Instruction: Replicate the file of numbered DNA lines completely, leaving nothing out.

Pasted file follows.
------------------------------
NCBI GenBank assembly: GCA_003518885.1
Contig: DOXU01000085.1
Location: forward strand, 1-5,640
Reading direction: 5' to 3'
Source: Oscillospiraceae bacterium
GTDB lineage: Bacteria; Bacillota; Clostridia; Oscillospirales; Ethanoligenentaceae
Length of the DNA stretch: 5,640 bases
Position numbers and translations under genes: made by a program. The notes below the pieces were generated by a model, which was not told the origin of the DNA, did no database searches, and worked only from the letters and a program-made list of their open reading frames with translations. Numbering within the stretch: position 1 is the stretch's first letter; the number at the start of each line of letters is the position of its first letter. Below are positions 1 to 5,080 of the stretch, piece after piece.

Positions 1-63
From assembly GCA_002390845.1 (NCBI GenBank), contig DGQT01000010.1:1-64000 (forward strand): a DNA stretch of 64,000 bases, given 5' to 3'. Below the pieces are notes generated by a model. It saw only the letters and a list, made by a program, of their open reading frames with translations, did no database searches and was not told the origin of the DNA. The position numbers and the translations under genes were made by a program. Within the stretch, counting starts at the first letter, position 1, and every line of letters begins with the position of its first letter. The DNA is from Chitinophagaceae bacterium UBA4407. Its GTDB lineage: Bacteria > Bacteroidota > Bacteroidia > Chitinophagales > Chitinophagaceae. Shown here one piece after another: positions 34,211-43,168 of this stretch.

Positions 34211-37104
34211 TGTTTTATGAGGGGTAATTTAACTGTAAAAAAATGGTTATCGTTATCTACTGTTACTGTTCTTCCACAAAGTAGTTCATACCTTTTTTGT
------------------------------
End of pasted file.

NCBI GenBank assembly: GCA_003518885.1
Contig: DOXU01000085.1
Location: forward strand, 1-5,640
Reading direction: 5' to 3'
Source: Oscillospiraceae bacterium
GTDB lineage: Bacteria; Bacillota; Clostridia; Oscillospirales; Ethanoligenentaceae
Length of the DNA stretch: 5,640 bases
Position numbers and translations under genes: made by a program. The notes below the pieces were generated by a model, which was not told the origin of the DNA, did no database searches, and worked only from the letters and a program-made list of their open reading frames with translations. Numbering within the stretch: position 1 is the stretch's first letter; the number at the start of each line of letters is the position of its first letter. Below are positions 1 to 5,080 of the stretch, piece after piece.

Positions 1-63
From assembly GCA_002390845.1 (NCBI GenBank), contig DGQT01000010.1:1-64000 (forward strand): a DNA stretch of 64,000 bases, given 5' to 3'. Below the pieces are notes generated by a model. It saw only the letters and a list, made by a program, of their open reading frames with translations, did no database searches and was not told the origin of the DNA. The position numbers and the translations under genes were made by a program. Within the stretch, counting starts at the first letter, position 1, and every line of letters begins with the position of its first letter. The DNA is from Chitinophagaceae bacterium UBA4407. Its GTDB lineage: Bacteria > Bacteroidota > Bacteroidia > Chitinophagales > Chitinophagaceae. Shown here one piece after another: positions 34,211-43,168 of this stretch.

Positions 34211-37104
34211 TGTTTTATGAGGGGTAATTTAACTGTAAAAAAATGGTTATCGTTATCTACTGTTACTGTTCTTCCACAAAGTAGTTCATACCTTTTTTGT